Maria Montessori created scientific materials that are still used in Montessori classrooms today. She never created materials for infants or toddlers, though there are materials for these age groups that have been inspired by her work. If you plan to implement authentic materials, here are must-haves.
This teaches infants that even though they might not see an object, it's not gone forever. Indirectly, they will be strengthening focus, coordination and fine motor skills through a whole-hand grasp.
Here your child will learn to put an object inside of something, and take it out again. Simple for you and me but a brand new concept for an infant!
This, again, teaches object permanence and improves hand eye coordination and fine motor skills.
Learning Towers are great for toddlers because they give them the height they need to complete purposeful activities on the counter... with you! From food prep, to baking and cooking, to cleaning to just seeing and being a part of the action -- this allows for that.
Pikler triangles offer an indoor gym for toddlers. They learn about their bodies' strengths and struggles and they learn perseverance and determination.
The Pink Tower, or Tower of Cubes, is a perfect choice to refine muscle movements. It teaches visual discrimination, coordination, and precision.
Knobless Cylinders are great for building, stacking, measuring, and comparing. Having all 4 boxes allows your child to make patterns and to begin to learn about dimensions.
The Solids refine a child's stereognostic sense. This means using tactile information to perceive and recognize the form of an object without visual or auditory information.
Sandpaper Letters heighten a child's awareness of letters and their sounds and prepares a child for writing and reading. The action of tracing the sandpaper letters with their fingertips puts the shape of the letter into a child's muscle memory.
We write before we read. We do this because children should learn to first understand how sounds work before they memorize the look of a word to read. The Movable Alphabet is a box containing all 26 letters that children use to phonetically put together sounds to make words.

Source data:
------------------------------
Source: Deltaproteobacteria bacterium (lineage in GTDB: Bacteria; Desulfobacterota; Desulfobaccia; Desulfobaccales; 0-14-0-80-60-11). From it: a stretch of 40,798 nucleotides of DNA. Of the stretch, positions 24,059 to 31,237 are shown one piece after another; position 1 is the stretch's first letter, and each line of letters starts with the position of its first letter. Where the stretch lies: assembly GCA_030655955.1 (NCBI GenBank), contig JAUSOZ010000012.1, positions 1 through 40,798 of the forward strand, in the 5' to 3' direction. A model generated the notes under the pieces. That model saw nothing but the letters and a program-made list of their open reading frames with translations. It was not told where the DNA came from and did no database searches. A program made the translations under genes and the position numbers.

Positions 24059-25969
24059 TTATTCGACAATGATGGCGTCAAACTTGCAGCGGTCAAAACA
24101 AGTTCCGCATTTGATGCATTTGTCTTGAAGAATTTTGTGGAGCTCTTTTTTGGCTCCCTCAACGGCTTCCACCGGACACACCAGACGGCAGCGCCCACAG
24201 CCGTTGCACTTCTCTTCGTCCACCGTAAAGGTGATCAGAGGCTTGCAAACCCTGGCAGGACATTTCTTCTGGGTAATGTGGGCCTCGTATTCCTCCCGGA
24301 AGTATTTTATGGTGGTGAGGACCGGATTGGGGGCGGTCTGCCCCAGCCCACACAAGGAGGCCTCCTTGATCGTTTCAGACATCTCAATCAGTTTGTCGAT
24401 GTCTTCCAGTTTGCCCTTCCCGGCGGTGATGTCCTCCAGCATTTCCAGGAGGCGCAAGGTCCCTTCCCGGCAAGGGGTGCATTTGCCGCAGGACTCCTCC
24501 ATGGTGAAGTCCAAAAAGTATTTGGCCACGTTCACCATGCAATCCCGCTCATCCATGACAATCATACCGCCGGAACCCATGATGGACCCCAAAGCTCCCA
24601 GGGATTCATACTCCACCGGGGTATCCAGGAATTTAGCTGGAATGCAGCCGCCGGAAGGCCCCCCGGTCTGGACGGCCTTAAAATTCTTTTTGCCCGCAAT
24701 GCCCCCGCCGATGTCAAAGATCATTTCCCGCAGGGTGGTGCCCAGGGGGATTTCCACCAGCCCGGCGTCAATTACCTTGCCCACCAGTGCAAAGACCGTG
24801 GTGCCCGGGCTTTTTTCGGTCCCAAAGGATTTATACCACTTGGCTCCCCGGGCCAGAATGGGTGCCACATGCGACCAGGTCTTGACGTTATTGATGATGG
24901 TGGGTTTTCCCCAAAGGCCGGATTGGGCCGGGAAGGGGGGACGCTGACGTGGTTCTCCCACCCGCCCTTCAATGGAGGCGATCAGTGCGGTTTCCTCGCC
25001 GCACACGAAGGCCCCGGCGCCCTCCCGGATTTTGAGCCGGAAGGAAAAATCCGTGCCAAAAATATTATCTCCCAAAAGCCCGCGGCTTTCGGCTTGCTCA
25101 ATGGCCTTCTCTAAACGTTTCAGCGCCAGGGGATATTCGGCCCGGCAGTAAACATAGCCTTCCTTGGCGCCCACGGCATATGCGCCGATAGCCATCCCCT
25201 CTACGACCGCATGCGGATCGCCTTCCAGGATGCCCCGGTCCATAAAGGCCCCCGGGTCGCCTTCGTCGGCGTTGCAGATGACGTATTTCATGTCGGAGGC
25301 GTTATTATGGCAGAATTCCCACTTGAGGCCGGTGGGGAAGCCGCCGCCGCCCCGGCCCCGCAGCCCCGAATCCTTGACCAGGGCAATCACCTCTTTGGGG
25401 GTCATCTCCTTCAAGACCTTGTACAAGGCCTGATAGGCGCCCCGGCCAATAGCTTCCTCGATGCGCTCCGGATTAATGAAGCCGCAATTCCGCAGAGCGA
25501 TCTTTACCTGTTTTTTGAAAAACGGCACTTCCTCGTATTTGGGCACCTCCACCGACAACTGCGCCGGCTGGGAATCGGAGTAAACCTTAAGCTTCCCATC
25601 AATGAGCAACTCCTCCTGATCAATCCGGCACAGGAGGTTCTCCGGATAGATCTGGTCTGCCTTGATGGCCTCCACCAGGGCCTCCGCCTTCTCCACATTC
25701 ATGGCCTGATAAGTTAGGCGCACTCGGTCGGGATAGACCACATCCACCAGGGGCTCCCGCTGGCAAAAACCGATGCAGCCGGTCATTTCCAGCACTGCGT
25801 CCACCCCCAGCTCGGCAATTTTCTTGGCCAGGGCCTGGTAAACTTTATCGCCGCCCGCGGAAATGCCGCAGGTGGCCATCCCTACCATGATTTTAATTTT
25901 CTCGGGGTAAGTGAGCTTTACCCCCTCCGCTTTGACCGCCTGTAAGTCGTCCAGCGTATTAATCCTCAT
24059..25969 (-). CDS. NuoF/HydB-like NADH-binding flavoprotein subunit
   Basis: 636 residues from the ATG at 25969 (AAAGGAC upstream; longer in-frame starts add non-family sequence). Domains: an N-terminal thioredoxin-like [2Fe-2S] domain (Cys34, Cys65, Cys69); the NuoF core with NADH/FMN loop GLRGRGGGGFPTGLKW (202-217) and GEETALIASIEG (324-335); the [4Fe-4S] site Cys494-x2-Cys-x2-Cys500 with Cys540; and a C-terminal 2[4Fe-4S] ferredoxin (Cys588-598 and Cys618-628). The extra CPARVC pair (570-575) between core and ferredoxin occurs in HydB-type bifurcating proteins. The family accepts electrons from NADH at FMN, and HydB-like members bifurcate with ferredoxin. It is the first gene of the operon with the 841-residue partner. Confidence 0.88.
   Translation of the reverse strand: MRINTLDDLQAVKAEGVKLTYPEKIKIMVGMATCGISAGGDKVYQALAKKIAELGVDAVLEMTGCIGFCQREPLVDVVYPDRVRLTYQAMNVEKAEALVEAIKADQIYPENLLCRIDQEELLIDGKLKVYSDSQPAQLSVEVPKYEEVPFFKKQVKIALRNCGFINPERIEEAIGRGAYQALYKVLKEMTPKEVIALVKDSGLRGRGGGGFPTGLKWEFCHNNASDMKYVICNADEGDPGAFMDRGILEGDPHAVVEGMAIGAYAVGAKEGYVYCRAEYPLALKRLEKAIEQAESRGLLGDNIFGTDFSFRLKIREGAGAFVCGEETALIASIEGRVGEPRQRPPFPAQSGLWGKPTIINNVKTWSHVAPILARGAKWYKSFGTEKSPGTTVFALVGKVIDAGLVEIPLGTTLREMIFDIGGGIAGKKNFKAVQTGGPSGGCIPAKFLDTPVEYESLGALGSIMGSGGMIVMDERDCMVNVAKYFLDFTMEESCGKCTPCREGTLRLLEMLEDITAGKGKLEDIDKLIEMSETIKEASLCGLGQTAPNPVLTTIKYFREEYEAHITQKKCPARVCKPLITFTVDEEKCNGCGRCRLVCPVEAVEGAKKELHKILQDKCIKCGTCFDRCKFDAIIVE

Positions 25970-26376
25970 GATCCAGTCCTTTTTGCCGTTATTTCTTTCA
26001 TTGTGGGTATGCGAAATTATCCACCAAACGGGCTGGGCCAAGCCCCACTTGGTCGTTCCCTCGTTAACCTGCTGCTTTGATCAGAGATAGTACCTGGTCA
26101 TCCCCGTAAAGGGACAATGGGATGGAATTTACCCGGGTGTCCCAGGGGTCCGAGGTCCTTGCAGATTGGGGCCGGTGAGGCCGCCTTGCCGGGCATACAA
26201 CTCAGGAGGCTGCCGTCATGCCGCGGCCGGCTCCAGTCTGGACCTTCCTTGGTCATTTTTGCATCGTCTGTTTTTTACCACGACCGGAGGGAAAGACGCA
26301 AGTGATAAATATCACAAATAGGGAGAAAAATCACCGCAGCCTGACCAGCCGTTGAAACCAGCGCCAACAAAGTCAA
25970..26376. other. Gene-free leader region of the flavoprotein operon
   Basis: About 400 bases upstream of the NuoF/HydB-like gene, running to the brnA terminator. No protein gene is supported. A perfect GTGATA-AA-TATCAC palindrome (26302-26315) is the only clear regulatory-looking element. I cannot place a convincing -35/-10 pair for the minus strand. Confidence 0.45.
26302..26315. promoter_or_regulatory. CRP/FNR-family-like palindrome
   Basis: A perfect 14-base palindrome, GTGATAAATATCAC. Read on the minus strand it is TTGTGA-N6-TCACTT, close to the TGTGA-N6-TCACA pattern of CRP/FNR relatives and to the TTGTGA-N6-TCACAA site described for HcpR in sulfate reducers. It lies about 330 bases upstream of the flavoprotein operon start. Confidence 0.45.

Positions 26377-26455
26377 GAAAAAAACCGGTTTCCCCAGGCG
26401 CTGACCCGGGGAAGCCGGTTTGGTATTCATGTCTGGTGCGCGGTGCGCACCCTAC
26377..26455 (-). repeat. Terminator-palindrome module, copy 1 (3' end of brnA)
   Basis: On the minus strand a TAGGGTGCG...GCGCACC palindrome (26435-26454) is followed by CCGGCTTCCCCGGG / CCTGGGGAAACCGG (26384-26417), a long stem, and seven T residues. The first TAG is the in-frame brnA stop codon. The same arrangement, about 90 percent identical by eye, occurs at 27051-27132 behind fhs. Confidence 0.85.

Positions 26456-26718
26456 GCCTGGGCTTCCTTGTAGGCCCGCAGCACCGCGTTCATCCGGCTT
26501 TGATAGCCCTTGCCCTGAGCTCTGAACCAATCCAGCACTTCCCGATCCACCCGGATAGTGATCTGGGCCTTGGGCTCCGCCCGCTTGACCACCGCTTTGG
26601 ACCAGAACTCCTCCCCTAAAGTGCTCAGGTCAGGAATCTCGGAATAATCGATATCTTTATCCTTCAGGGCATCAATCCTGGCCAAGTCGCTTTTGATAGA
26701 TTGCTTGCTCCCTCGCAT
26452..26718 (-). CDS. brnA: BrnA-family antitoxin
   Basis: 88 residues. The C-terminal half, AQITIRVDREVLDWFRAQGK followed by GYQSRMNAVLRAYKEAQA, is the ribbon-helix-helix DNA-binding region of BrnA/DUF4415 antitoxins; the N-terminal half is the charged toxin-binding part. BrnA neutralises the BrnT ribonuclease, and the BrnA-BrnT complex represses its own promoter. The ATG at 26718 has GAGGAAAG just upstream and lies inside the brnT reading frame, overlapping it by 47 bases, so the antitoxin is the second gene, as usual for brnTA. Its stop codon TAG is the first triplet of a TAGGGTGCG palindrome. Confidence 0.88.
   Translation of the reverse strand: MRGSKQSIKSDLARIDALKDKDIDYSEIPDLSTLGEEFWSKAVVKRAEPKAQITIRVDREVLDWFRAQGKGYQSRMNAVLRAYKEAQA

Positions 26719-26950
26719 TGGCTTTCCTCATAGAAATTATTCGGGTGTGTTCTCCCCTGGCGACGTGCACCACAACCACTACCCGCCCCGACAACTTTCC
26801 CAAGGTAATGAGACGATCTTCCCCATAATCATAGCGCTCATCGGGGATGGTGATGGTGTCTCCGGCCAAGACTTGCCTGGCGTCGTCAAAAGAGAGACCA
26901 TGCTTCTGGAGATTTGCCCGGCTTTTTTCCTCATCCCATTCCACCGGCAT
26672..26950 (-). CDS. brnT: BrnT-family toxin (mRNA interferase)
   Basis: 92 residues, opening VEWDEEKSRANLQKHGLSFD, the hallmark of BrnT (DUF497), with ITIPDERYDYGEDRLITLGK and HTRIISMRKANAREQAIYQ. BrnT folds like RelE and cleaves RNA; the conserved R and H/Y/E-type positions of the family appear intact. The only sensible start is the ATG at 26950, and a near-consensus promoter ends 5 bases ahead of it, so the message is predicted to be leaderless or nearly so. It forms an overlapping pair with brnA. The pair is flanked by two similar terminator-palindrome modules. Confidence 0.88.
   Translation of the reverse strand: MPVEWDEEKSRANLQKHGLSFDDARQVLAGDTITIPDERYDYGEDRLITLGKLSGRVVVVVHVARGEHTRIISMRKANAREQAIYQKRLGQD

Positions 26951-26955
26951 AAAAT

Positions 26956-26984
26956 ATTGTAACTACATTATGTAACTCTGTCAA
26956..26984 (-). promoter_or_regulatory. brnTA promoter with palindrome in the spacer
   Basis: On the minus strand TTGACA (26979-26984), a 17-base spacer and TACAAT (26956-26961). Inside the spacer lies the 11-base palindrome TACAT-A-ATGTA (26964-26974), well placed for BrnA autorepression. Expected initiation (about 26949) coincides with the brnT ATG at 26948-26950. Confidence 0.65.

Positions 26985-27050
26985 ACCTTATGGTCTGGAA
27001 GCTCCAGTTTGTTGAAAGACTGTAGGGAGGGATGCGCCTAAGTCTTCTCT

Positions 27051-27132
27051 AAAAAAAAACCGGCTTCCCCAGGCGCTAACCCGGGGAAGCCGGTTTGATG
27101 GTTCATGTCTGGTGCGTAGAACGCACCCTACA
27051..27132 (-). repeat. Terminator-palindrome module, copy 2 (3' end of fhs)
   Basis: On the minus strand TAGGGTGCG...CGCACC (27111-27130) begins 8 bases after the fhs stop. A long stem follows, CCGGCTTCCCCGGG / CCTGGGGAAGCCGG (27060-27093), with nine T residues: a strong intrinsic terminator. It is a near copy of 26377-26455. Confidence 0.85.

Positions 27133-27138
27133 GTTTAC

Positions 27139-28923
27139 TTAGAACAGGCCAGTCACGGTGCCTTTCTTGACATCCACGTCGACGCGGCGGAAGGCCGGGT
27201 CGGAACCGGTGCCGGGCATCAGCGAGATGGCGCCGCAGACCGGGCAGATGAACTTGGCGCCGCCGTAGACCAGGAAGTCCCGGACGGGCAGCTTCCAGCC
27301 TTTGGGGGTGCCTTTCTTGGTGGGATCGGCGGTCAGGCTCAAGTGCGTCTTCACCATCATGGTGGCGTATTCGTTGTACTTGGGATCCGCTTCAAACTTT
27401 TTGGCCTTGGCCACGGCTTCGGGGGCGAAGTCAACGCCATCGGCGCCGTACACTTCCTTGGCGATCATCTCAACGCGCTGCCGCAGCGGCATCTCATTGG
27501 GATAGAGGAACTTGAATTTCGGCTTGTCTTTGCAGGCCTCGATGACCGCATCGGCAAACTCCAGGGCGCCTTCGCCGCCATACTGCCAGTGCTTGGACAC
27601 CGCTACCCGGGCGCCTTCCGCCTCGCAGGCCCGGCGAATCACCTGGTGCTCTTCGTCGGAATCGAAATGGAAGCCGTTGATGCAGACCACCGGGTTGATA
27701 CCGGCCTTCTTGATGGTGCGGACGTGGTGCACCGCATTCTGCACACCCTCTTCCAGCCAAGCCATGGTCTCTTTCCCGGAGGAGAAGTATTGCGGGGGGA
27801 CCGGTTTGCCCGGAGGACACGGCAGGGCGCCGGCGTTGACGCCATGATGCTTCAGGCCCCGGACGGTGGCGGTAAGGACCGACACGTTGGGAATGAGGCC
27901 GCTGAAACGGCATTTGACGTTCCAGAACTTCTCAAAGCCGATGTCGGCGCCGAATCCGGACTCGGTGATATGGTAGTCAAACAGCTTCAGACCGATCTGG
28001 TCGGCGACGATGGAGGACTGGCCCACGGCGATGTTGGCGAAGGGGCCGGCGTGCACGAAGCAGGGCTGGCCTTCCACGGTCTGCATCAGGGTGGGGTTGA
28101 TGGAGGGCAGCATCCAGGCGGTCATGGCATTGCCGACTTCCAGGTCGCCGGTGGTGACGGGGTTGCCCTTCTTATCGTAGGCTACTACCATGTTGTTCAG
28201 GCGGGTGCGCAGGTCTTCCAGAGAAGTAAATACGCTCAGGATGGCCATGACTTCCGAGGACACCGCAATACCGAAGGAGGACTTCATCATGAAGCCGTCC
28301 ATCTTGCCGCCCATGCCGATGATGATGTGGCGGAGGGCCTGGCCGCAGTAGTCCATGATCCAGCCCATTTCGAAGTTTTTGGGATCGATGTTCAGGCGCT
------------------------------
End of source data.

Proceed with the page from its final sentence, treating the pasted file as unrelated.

Cards and counters bring an abstract concept into concrete terms. Children can feel each counter (or bead, penny, mini eraser) as they count. They learn numerals and assign correct quantities and this work can teach the concept of odd and even numbers, too.
The Hundred Board is great for counting and reinforcing numbers 1 to 100; number recognition, number sequencing, number patterns, and for skip counting.
Children learn to count the concrete beads, then they combine those beads with color coded numerals. They learn place value: units, tens, hundreds and thousands. This material is used to teach all four operations beginning with 4-digit addition, then multiplication, subtraction and division.
Having a globe and a map to compare and contrast is great. The Continent Map is a good choice because you can talk about land/water/air, learn about the seven continents (their names, cultures, holidays, people, homes, foods, animals, animal homes, etc.). Individual continent maps are available too for country and flag studies.
Children at this age are in their sensitive period for language so anytime we can give them words for what they see (or can't see) is an opportunity for purposeful work. From 3-part matching cards, to nomenclature cards, to making small booklets of "parts of a bird" -- all these activities grow your child's vocabulary.
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